A janitor and avid church-goer, no one knew, until he was moved to a convalescent home in his final weeks on Earth, that in his single apartment he had written a fifteen-thousand page fantasy novel with profoundly complex and beautiful illustrations wherein all the young girls who were the subjects of his very innocent-spirited magnum opus (and even that is understatement) had penises – more than likely because he didn’t know better.  The study of his work is a study of how the mind attempts to heal it wounds – Darger was sent to boarding schools and even a sanitarium in his childhood – all of which he works out in the course of his book.

Rivers and Tides - a documentaryRivers and Tides – Dir: Thomas Riedelsheimer

This documentary about nature-artist Andy Goldsworthy will, unequivocally change your life. using only things found in the natural world, he synchronizes himself with the patterns found in the world and ultimately finds a way to render found objects in a manner that pursues and underlines their energy.

Not only is it a fitting introduction to this extraordinary soul, but Fred Frith’s score perfectly punctuates this delicate process throughout.

Highly recommended. Beautiful beyond belief.

Surfwise - documentary by Doug PraySurfwise: The Amazing True Odyssey of the Paskowitz Family – Dir: Doug Pray

Dorian “Doc” Paskowitz is another man who turned his back on the conventions of society and decided to raise his nine children in a dilapidated RV, teaching them what he felt were the true values and virtues of life.  An expert surfer, and Stanford-educated physician who was head of the medical association in Hawaii, Paskowitz’ extraordinarily liberal views manifested different results in each of his children.  Living on a strict organic food regimen and making do with as little money as possible, this is a study in what it might mean to live virtually off the grid, for better or worse, and whether or not that is any longer possible.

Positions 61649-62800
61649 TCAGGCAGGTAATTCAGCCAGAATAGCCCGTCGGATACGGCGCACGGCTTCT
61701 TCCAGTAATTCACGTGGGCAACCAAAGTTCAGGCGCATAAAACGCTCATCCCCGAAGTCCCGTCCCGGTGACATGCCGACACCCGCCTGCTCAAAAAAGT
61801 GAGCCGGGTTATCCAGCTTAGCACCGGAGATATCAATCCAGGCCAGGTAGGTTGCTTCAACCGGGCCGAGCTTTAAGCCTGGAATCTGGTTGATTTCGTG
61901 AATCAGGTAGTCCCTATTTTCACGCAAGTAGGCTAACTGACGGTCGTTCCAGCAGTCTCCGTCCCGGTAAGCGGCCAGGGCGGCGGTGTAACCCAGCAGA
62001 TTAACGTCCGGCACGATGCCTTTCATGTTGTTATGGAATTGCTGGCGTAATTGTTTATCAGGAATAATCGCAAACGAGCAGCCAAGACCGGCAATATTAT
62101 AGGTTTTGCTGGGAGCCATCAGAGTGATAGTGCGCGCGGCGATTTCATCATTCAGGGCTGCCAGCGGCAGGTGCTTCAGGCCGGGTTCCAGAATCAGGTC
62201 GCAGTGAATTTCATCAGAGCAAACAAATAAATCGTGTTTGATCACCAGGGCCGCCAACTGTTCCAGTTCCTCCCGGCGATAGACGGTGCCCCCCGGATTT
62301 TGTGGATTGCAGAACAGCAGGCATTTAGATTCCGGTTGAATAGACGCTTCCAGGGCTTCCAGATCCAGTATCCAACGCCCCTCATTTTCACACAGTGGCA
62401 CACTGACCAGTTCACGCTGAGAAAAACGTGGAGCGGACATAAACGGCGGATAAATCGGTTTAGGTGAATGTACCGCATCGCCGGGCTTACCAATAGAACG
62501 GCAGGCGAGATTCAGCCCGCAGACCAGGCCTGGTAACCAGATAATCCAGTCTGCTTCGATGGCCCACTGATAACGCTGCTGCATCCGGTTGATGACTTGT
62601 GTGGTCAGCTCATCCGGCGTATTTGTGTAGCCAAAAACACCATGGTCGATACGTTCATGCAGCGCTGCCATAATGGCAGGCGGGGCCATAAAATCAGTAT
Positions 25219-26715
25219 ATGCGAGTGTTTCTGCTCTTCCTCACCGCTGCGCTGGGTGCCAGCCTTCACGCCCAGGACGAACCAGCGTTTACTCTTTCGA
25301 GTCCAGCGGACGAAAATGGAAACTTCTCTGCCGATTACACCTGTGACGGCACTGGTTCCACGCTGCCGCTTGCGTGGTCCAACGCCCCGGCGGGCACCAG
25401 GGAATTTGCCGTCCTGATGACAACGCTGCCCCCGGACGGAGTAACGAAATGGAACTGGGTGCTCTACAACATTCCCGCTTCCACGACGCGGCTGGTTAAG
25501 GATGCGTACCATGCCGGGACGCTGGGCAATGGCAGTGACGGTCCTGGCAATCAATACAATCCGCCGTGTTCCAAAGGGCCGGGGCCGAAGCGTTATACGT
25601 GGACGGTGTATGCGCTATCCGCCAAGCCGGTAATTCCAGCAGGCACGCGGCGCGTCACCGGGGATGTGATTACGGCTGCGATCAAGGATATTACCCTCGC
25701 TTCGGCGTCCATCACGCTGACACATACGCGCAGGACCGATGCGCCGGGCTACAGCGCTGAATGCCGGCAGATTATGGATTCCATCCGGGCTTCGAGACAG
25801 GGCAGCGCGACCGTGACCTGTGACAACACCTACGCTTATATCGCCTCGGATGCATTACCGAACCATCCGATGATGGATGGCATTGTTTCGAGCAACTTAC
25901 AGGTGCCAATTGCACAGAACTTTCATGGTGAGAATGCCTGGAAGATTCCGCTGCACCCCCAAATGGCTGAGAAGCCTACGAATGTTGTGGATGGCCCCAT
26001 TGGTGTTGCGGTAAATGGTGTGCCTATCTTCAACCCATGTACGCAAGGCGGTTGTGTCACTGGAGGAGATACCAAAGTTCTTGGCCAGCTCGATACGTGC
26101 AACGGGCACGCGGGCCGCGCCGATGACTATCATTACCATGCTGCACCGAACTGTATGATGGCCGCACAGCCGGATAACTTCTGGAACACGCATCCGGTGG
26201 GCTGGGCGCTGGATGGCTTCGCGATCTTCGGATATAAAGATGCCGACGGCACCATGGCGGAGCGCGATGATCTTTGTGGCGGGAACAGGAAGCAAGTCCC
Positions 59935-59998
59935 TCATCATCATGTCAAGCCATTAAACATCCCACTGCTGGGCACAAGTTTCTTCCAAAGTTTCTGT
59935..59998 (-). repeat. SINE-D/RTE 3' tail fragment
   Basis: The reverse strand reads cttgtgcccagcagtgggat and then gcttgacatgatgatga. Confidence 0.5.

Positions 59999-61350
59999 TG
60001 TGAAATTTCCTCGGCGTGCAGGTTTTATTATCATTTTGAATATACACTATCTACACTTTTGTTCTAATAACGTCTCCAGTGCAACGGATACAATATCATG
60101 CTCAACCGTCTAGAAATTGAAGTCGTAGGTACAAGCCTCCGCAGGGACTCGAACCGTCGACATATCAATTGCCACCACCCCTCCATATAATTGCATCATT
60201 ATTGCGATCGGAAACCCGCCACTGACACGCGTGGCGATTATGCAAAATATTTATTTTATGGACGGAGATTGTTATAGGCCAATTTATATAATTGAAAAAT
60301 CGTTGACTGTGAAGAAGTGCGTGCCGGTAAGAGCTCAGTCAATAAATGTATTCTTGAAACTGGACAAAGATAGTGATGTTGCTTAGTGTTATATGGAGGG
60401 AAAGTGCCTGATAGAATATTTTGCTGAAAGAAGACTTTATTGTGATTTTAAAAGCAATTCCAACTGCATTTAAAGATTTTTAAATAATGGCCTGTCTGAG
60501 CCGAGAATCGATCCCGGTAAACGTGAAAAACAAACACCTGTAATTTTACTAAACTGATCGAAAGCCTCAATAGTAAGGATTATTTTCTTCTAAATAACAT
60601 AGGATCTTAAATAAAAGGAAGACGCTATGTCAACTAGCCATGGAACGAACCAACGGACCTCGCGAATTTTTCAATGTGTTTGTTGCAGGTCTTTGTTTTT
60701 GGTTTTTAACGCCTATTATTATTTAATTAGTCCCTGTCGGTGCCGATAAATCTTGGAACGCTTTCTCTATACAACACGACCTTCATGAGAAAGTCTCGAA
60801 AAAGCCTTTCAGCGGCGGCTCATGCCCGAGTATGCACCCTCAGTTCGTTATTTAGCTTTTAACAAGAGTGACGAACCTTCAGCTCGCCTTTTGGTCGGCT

The Wild Parrots of Telegraph Hill - a documentary by Judy IrvingThe Wild Parrots of Telegraph Hill – Dir: Judy Irving

Concerning the life of homeless musician Mark Bittner who befriends a wild flock of stray parrots that live in San Francisco city proper.  What begins with a seemingly innocuous birdseed hobby becomes a life unto itself and he transforms into a kind of Francis of Assissi to this displaced, growing flock.  He conjectures the flock began as a group of runaway pets that found each other and eventually began breeding in the wild.  Mark champions them when public outcries by environmentalists to exterminate them so as to ensure the stability of the local ecosystem take on City Hall.  This film teaches a lot more than birdkeeping, however, as it observes what dynamics may unfold when we open our arms and our hearts to realities of the present and the abundance that exists in our ever changing world.